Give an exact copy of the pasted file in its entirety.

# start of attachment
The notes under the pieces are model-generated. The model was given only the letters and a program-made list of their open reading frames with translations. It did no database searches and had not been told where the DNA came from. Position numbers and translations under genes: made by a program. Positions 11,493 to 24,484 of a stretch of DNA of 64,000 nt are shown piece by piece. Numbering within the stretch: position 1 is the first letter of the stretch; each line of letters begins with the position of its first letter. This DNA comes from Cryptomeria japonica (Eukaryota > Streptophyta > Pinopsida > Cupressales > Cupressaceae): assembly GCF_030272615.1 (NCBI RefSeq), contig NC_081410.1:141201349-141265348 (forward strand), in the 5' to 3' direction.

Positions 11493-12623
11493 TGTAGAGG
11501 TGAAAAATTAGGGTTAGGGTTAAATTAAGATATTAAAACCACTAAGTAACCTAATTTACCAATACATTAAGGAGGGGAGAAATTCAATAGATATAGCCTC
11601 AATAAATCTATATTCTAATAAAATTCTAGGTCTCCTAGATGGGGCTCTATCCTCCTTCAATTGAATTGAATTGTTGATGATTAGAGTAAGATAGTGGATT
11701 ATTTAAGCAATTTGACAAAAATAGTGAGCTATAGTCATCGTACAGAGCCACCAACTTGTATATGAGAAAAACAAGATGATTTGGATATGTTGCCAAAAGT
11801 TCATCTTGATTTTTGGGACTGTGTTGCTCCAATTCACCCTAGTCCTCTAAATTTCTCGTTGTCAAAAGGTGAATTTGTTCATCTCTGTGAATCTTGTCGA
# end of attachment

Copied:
The notes under the pieces are model-generated. The model was given only the letters and a program-made list of their open reading frames with translations. It did no database searches and had not been told where the DNA came from. Position numbers and translations under genes: made by a program. Positions 11,493 to 24,484 of a stretch of DNA of 64,000 nt are shown piece by piece. Numbering within the stretch: position 1 is the first letter of the stretch; each line of letters begins with the position of its first letter. This DNA comes from Cryptomeria japonica (Eukaryota > Streptophyta > Pinopsida > Cupressales > Cupressaceae): assembly GCF_030272615.1 (NCBI RefSeq), contig NC_081410.1:141201349-141265348 (forward strand), in the 5' to 3' direction.

Positions 11493-12623
11493 TGTAGAGG
11501 TGAAAAATTAGGGTTAGGGTTAAATTAAGATATTAAAACCACTAAGTAACCTAATTTACCAATACATTAAGGAGGGGAGAAATTCAATAGATATAGCCTC
11601 AATAAATCTATATTCTAATAAAATTCTAGGTCTCCTAGATGGGGCTCTATCCTCCTTCAATTGAATTGAATTGTTGATGATTAGAGTAAGATAGTGGATT
11701 ATTTAAGCAATTTGACAAAAATAGTGAGCTATAGTCATCGTACAGAGCCACCAACTTGTATATGAGAAAAACAAGATGATTTGGATATGTTGCCAAAAGT
11801 TCATCTTGATTTTTGGGACTGTGTTGCTCCAATTCACCCTAGTCCTCTAAATTTCTCGTTGTCAAAAGGTGAATTTGTTCATCTCTGTGAATCTTGTCGA